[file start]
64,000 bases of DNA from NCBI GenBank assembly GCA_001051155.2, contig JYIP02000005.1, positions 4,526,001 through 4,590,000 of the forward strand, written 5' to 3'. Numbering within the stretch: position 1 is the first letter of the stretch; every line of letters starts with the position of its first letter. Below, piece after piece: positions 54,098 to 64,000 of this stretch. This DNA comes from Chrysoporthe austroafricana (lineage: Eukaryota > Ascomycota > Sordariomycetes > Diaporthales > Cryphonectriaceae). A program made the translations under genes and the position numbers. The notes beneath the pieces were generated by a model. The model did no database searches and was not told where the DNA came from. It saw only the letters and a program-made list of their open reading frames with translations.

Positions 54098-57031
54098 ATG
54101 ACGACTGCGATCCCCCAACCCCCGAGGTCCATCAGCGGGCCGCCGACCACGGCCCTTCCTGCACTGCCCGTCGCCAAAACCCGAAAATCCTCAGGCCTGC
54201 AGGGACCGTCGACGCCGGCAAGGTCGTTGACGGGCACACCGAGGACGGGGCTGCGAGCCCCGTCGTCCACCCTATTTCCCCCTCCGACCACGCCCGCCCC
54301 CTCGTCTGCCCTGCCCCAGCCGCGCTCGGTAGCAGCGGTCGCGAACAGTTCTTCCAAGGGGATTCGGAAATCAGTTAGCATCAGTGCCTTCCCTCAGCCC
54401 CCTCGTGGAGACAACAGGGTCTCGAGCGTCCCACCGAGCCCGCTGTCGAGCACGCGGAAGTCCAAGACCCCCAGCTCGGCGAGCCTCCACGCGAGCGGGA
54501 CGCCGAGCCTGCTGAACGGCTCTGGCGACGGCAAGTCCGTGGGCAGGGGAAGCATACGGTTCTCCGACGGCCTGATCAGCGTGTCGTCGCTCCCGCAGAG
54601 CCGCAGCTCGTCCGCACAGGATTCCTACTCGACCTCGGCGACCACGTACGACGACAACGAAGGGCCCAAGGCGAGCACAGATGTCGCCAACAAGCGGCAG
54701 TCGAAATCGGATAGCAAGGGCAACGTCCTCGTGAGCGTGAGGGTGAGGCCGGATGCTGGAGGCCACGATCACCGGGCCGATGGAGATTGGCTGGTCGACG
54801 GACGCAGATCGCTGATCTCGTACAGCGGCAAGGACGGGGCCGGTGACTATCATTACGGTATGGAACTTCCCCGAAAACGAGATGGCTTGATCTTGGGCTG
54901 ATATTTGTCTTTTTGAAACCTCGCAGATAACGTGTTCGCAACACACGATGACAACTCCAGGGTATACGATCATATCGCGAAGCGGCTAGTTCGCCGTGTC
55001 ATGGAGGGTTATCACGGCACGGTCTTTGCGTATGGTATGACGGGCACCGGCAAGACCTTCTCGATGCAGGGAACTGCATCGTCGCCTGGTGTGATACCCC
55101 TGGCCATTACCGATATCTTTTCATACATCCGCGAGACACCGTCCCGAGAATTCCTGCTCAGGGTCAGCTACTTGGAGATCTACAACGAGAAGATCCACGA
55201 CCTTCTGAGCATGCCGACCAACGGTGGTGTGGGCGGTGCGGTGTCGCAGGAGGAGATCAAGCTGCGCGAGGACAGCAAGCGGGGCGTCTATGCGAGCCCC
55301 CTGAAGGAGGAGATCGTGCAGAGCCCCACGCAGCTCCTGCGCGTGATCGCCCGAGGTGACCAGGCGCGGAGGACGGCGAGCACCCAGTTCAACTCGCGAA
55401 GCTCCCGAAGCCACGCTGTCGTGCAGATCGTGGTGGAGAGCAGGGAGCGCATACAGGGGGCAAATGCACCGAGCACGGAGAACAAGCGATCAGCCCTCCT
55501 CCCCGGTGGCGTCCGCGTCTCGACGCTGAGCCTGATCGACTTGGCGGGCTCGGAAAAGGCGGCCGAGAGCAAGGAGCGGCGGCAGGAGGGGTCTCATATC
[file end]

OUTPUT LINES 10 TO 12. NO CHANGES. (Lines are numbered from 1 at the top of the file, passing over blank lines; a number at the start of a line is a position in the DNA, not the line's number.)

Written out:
54701 TCGAAATCGGATAGCAAGGGCAACGTCCTCGTGAGCGTGAGGGTGAGGCCGGATGCTGGAGGCCACGATCACCGGGCCGATGGAGATTGGCTGGTCGACG
54801 GACGCAGATCGCTGATCTCGTACAGCGGCAAGGACGGGGCCGGTGACTATCATTACGGTATGGAACTTCCCCGAAAACGAGATGGCTTGATCTTGGGCTG
54901 ATATTTGTCTTTTTGAAACCTCGCAGATAACGTGTTCGCAACACACGATGACAACTCCAGGGTATACGATCATATCGCGAAGCGGCTAGTTCGCCGTGTC